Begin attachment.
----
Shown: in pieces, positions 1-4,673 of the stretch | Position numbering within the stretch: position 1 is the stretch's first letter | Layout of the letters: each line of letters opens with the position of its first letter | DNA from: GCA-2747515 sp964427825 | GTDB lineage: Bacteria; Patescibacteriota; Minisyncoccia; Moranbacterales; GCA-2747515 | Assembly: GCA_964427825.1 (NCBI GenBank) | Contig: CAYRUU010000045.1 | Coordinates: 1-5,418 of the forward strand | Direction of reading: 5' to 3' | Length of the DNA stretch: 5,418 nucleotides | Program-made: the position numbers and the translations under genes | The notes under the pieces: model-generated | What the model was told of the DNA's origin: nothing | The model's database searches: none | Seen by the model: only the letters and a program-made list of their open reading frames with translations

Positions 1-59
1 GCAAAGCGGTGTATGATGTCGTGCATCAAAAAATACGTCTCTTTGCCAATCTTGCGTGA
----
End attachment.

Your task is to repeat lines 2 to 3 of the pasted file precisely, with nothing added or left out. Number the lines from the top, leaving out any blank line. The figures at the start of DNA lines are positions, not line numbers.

Positions 1-59
1 GCAAAGCGGTGTATGATGTCGTGCATCAAAAAATACGTCTCTTTGCCAATCTTGCGTGA